[the sound of music]

January 28, 2013

So, I’m finding that my taste in music has changed in a somewhat significant way since starting HRT. I have to wonder if there’s science behind this. Over the past few months, what had become almost a general disinterest in music during the past several years completely changed to cravings to listen to bands I haven’t given a thought about since high school.

And that’s just it: I have an interest in loud, fast-paced, poppy songs that don’t necessarily scream “talent” in their presentation. It’s a craving for simple, yet familiar songs. This reminds me of what it was like to be 15 years old, finding a single song on a record, repeating it incessantly.

I have to wonder if this is something common among others on hormone replacement therapy. I have to wonder if this sudden resurgence in interest in music that I’ve long since ridiculed myself for ever liking in the first place has to do with the altered brain chemistry of my hormone-riddled mind. I have to wonder if I’ll experience a similar “now exiting puberty” change in musical taste similar to when I was 19, getting into obscure music and then eventually no music at all.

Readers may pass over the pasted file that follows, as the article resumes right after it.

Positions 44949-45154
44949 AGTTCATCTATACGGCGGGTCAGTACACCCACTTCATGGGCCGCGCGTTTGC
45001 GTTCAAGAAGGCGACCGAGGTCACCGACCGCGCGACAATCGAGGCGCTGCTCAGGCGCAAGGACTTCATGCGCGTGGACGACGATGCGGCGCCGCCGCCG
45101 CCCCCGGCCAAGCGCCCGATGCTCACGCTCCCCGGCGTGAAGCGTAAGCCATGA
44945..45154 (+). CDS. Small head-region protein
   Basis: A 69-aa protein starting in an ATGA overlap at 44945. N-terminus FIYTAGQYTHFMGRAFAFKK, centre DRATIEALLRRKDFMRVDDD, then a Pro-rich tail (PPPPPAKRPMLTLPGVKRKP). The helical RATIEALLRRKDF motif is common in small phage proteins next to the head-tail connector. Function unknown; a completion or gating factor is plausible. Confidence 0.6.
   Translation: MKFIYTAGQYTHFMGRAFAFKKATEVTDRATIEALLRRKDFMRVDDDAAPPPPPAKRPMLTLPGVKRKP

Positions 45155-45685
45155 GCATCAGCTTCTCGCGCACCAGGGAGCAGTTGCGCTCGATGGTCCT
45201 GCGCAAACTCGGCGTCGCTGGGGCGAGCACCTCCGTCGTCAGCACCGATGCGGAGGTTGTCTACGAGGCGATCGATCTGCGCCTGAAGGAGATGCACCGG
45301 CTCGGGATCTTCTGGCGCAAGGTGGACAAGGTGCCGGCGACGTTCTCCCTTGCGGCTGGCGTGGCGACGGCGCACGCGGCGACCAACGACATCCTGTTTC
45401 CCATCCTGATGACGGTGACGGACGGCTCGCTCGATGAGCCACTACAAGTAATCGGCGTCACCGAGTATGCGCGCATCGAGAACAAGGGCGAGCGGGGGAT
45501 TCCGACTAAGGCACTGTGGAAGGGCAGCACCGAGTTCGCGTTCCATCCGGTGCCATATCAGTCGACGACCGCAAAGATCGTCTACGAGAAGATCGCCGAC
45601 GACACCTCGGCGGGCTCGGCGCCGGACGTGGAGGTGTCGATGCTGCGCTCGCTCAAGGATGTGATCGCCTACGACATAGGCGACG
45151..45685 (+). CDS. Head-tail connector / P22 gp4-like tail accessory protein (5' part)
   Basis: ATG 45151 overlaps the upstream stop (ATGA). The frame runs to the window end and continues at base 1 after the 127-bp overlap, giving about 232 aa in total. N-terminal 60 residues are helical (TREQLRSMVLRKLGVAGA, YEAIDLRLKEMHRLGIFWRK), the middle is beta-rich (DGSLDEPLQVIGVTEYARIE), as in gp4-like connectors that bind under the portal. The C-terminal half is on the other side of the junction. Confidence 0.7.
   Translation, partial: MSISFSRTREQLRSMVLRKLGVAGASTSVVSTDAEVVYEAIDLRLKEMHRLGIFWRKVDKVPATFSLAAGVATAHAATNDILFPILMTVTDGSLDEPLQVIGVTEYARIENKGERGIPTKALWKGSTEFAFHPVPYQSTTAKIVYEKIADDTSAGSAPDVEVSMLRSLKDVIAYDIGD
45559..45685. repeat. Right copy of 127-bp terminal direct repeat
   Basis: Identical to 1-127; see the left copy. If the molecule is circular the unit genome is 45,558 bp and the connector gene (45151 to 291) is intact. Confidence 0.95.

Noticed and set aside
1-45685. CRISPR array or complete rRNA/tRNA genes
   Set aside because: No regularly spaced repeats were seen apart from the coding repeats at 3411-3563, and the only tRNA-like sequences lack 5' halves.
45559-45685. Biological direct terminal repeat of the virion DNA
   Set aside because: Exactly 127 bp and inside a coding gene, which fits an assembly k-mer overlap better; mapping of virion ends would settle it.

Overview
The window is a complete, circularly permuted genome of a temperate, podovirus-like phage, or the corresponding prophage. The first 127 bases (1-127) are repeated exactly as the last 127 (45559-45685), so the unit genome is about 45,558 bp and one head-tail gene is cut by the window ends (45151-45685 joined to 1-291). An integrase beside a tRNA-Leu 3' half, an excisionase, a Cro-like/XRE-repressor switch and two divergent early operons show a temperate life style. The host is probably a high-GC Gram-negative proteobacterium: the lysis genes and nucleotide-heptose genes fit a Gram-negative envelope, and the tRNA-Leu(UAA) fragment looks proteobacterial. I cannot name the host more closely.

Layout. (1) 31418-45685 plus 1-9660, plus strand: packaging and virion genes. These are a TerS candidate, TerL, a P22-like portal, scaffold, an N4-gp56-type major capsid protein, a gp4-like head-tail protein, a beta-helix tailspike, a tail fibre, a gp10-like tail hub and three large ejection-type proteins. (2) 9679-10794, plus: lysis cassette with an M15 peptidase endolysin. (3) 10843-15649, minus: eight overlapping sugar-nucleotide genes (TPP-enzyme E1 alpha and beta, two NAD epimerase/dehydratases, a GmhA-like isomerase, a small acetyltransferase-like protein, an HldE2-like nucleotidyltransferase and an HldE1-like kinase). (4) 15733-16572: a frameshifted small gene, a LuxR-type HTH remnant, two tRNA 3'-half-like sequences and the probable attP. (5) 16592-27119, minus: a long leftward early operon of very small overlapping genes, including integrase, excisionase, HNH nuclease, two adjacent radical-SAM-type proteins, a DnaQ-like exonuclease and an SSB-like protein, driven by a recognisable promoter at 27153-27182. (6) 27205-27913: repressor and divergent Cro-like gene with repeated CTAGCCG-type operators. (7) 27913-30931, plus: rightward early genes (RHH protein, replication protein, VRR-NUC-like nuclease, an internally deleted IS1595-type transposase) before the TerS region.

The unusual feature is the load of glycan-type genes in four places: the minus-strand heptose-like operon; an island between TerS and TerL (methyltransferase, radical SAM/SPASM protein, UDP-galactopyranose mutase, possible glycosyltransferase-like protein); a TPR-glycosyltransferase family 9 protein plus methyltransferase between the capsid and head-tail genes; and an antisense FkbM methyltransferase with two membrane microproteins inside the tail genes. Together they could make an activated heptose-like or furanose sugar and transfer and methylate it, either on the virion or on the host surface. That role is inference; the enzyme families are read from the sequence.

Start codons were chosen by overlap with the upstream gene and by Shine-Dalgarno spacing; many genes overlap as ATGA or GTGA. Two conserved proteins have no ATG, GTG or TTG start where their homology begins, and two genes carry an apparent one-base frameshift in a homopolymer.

If this is the case (I can only speak for many current experience), this might give some insight into why bad music sells so strongly among pubescent teenagers, with a chemically-triggered predisposition towards familiar sounds, which would suggest radio broadcasters have even more power over teen listening habits (if even possible) than previously thought.

This interests me because, growing up and in college, I majored in music business. What better general business insight than to be able to tie a chemically-driven biological reason to industry income?

Have any other trans people experienced similar changes in audio preference after starting HRT?


2 Responses to “[the sound of music]”

  1. Gwen Says:

    It’s an interesting theory. But I must say that my music tastes have always run towards the pop side of the spectrum… so, no change for me. But I am only a very small data point in a very large world. And maybe I just never grew up.

  2. Interesting. My tastes haven’t really changed, but I have even less patience for the music I previously hated or singers with high-pitched voices.

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